By FRANK CERABINO, Palm Beach Post
Palm Beach Post Staff Writer
Sunday, September 09, 2007
OK, here's the scenario.
A guy goes to a public place where he hopes to find a willing sex partner. He zeroes in on somebody who apparently is sending off inviting signals. And so, without much fanfare, the guy announces that he would like to have sex and would be willing to follow that person in his car to that person's apartment, where they could have consensual sex in a private setting.
Doesn't sound like a crime, right? But maybe this cryptic scenario just needs more details.
Let's say that public place is the city library and our hypothetical guy sees an attractive woman sitting alone, gazing up from the pages of her steamy romance novel with a come-hither look that's hard to mistake.
"What luck!" he thinks. So he walks up to her and says in a voice only she can hear, "Let's go to your place and get it on."
And she says, "OK, follow me."
So he drives off, following her until a police car screeches up.
Officers place him under arrest for soliciting sex.
I'm guessing that most people would ridicule that arrest.
Sure, it might seem creepy for two people to behave that way. Isn't the guy supposed to at least ask her out to dinner first? And the woman would have to be nuts to take a complete stranger home with her like that, right?
But is it against the law? There's no money involved. No minors. No lewd public act. Just two adults choosing to behave recklessly behind closed doors.
I'm mentioning this hypothetical scenario because it doesn't seem all that different from the latest public restroom scandal.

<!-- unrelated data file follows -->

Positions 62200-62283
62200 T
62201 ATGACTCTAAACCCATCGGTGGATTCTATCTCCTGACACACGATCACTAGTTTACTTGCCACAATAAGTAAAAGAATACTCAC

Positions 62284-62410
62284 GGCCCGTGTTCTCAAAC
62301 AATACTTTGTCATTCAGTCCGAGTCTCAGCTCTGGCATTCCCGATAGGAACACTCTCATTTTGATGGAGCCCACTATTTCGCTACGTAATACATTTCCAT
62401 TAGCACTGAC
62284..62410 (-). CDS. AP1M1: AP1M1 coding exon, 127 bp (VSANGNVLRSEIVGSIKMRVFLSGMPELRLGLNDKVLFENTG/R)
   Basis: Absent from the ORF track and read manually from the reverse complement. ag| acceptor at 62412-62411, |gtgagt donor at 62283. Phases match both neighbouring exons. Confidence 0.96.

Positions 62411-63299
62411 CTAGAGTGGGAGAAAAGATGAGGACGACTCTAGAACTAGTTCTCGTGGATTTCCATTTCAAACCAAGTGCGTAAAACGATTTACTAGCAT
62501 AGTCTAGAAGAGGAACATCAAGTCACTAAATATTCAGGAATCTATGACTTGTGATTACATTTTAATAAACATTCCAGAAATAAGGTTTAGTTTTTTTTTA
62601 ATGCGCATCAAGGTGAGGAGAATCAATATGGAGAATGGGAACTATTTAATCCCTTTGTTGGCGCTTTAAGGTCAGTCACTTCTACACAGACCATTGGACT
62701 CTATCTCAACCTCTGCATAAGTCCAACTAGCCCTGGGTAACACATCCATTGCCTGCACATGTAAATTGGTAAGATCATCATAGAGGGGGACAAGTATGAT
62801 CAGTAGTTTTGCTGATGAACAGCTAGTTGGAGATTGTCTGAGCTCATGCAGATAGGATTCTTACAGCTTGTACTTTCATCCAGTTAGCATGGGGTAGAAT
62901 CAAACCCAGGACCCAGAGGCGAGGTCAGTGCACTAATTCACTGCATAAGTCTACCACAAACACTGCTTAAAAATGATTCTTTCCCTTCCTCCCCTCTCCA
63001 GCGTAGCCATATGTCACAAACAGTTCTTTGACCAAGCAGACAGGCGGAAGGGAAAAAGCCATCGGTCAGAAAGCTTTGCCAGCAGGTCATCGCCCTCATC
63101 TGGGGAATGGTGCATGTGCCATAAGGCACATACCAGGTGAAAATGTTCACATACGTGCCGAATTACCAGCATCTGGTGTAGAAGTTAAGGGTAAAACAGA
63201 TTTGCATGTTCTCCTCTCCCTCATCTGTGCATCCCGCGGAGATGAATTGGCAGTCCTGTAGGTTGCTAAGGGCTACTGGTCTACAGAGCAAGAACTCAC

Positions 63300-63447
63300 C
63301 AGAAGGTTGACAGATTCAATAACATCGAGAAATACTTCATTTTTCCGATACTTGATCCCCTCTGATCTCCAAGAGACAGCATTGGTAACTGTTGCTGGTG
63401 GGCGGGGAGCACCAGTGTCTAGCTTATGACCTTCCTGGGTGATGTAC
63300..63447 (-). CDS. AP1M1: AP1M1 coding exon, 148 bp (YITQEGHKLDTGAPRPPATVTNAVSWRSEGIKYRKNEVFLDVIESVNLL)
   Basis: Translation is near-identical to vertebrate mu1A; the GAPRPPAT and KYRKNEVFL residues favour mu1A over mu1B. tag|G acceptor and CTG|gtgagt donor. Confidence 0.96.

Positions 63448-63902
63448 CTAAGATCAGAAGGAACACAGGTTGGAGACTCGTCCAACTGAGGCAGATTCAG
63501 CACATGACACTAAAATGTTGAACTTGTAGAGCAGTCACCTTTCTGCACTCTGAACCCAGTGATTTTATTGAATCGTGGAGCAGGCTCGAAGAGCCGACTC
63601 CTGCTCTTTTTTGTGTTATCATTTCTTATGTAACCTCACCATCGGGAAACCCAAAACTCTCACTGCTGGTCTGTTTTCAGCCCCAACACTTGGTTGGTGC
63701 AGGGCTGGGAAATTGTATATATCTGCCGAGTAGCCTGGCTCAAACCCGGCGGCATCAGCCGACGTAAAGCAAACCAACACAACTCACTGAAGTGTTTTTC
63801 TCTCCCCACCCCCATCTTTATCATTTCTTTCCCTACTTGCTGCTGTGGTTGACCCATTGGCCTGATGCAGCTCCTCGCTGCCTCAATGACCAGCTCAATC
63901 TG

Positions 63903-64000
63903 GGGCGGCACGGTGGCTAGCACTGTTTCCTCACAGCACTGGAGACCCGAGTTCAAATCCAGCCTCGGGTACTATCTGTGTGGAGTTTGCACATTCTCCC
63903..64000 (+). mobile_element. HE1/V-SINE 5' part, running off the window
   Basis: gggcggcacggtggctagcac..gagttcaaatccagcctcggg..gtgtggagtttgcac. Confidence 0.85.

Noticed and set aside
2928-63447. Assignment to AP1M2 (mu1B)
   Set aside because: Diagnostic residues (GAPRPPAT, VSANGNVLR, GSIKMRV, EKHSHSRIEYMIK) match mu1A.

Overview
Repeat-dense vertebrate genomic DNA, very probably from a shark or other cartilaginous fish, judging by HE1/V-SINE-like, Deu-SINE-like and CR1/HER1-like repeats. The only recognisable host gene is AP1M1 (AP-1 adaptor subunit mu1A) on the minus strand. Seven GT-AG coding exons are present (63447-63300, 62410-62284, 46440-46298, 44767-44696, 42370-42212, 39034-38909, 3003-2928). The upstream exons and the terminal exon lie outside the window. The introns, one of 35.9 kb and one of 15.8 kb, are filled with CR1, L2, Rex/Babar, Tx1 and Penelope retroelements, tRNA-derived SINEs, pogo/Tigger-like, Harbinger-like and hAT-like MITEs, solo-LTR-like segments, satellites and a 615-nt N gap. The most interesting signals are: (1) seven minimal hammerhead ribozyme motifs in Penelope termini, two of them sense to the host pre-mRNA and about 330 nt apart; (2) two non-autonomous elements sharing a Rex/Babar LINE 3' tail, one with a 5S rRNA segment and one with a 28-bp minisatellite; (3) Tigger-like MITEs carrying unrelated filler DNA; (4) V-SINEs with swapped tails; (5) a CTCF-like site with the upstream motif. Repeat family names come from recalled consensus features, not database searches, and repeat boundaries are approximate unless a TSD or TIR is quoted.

The Rev. Michael Penland, a priest at St. Gregory's Episcopal Church in Boca Raton, was arrested this summer in North Carolina for allegedly soliciting sex from a guy who turned out to be an undercover cop.
Nothing wrong with trying to get a room
The public place was a men's room at a Waynesville park, where police were conducting a sting operation based on complaints that homosexual men were meeting there for sex.
Sex in a public restroom is a crime. And it should be, whether it's heterosexual or homosexual.
The "get a room" rule applies. Kids and adults should not have to tolerate other people's using a restroom as a substitute for a motel room.
Public restrooms have a long history of being used by homosexual men for anonymous sex, particularly closeted homosexual men who can't afford to be seen in open gay meeting places. Like our married Episcopal priest.
But Penland's case differs from the two notorious previous cases this summer. In both of those cases, the alleged sex acts were slated for the public place, and in one case, in exchange for money.
State Rep. Bob Allen offered to pay an undercover officer $20 for sex in the Titusville public park, police said. And U.S. Sen. Larry Craig, R-Idaho, offered to have sex right there in the men's room at the Minneapolis airport, police there said.
In contrast, the priest proposed having sex "by asking him if he (Penland) could go home with the officer," the arrest report stated.
"He was in the process of following the undercover officer 'home' when he was stopped."
'Crime against nature'?
So what happened in public? A private conversation between two men agreeing to have consensual sex in private.
That doesn't sound like a sting, unless the purpose is to expose closeted gay men.
And that's the real crime here - the charge itself.
Police charged Penland with soliciting a "crime against nature."
That's because North Carolina still has barbaric anti-sodomy laws on the books, despite a 4-year-old U.S. Supreme Court ruling that invalidates them.
So don't confuse the priest with those other guys.
Penland had the decency to seek a private spot. His "crime," basically, is being gay in North Carolina.
[Of course, I'm not defending this guy if he was cheating on a spouse, but the fact that entrapment still goes on is worrying. There are arguments that Larry Craig was entrapped.]